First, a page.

Freelance writer. Melbourne based cinephile. Fond of food.
Published April 6th 2014
A tale of Eastern Europe from the wild, wild Wes
Director: Wes Anderson (The Royal Tenenbaums, Moonrise Kingdom, The Darjeeling Limited) Cast: Ralph Fiennes, Tony Revolori, Jude Law, Adrien Brody, Tilda Swinton, Willem Dafoe
Until now I haven't been a fan of Wes Anderson's work, this despite the fact that he is a purveyor of my favourite genre, black comedy. For me his films always show the strain of his relentless efforts to be quirky. No such accusation can be pointed at The Grand Budapest Hotel, which is so effortlessly whacko it's intoxicating.
Tony Revolori as Zero the lobby boy and Ralph Fiennes as Gustave H
Firstly, let's be clear, The Grand Budapest Hotel is not in Hungary. It is in the fictitious Republic of Rubowka. For this is a film of fabrication, loosely resembling real places, people and events.
A certain level of poetic licence is evident at the start, as the story within a story within a story is being told by a rather eccentric gentleman Mr Moustafa (F. Murray Abraham) to one of the hotel's guests (Jude Law).
We step back to a period between the two world wars. Zubrowka, in a sign of the times, has become a kind of paranoid, authoritarian police state. The Grand Budapest Hotel stands as a decadent oasis of grandeur for the rich and privileged, blissfully ignorant of the danger and chaos closing in around it. Presiding over the hotel is concierge Gustave H (Ralph Fiennes) who, true to the greats of his profession, manages to be both imperious and servile.
Tilda Swinton as the very elderly and very rich Madame D
Over the years Monsieur Gustave has accumulated a devoted coterie of clients, particularly wealthy, elderly ladies. One of these, Madame D (a heavily wrinkled Tilda Swinton) kicks the bucket, bequeathing a highly valuable painting, Boy With Apple, to the concierge. Unfortunately this doesn't go down well with the corrupt and violent family of the deceased, who will stop at nothing to prevent Gustave from collecting his priceless painting.
Boy With Apple was painted especially for the film. Within the story it is purported to be an important work from the Renaissance era. It looks authentic enough yet slightly gaudy with a subtle undercurrent of menace. In this regard it is in perfect keeping with the film. The Grand Budapest Hotel is like a series of tableaux that look both faithful to the period, yet deliberately fake, like the colour has been turned up too high. It's a bright and delirious bauble which, despite the breakneck speed of the shenanigans and ridiculous dialogue, keeps gently reminding you of the damage war does to a nation's psyche.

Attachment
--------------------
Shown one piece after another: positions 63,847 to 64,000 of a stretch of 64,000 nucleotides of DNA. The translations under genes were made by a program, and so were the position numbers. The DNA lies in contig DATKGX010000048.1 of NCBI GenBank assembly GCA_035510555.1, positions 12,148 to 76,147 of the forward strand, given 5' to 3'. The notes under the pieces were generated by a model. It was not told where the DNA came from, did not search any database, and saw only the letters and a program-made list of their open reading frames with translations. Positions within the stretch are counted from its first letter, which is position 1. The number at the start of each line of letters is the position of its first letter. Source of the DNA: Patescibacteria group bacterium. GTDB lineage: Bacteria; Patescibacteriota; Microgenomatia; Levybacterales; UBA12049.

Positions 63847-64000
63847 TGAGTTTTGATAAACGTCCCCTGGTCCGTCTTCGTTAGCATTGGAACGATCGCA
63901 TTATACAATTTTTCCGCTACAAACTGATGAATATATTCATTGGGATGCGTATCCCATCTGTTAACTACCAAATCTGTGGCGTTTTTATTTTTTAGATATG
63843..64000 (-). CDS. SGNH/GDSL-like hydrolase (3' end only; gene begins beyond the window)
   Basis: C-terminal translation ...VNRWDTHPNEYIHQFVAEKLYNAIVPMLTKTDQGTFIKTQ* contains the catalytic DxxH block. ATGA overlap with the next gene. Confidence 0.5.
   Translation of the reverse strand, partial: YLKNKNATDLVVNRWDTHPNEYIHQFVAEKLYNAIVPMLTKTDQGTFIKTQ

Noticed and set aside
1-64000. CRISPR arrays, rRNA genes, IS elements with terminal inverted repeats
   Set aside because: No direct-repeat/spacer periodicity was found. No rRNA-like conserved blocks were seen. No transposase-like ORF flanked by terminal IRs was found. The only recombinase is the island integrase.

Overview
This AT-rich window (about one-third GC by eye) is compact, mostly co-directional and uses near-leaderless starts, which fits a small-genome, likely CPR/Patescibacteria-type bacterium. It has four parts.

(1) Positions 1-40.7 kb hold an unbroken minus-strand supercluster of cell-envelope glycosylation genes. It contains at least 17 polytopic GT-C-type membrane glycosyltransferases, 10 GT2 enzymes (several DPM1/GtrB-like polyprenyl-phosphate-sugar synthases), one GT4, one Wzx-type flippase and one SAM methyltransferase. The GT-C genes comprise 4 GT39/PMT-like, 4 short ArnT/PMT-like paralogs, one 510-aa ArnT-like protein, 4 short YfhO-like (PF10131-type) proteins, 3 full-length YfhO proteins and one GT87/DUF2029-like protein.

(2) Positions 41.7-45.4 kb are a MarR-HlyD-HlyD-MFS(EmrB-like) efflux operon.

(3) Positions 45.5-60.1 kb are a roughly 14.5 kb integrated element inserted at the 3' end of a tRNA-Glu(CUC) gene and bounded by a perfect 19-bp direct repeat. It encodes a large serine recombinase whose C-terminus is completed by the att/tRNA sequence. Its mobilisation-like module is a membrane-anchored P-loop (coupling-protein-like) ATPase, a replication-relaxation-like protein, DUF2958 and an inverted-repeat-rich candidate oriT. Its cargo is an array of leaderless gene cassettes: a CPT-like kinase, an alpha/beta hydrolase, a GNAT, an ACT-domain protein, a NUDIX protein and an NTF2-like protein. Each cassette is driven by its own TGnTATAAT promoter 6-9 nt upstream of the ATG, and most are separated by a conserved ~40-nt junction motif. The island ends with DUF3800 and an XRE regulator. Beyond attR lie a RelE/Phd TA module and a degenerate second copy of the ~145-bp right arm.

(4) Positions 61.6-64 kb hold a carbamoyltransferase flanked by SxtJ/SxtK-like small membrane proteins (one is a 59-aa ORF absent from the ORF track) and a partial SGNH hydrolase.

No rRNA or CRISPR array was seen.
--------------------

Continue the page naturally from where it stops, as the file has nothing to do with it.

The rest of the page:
Willem Dafoe as Jopling, the menacing henchman of Adrien Brody's Dmitri
Like Gustave H and his duchesses, Anderson has a dedicated stock of gifted actors who keep coming back for more. The dizzying line-up here, in addition to Swinton includes Bill Murray, Owen Wilson, Jason Schwartzman, Ed Norton, Adrien Brody and Willem Dafoe. Then there are Anderson newbies that include Jeff Goldblum, Harvey Keitel, Saoirse Ronan, Tom Wilkinson and European stars Mathieu Amalric and Lea Seydoux.
Towering over proceedings though is Ralph Fiennes. His Gustave H is a creation of comic genius. For all his vanity, oiliness and dubious moral standing, Fiennes invests Gustave with such a joie de vivre it's impossible not to get swept up in his charm and exuberance. We've seen only glimpses of Fiennes' comedic talents over the years, In Bruge being one of his few forays into the genre. One can only hope he chooses to direct his formidable talents in this direction more often.
If you're already a fan of Wes Anderson, chances are you'll love The Grand Budapest Hotel. If, like me, you weren't a fan before, this could very well convert you.
All images from https://www.facebook.com/TheGrandBudapestHotel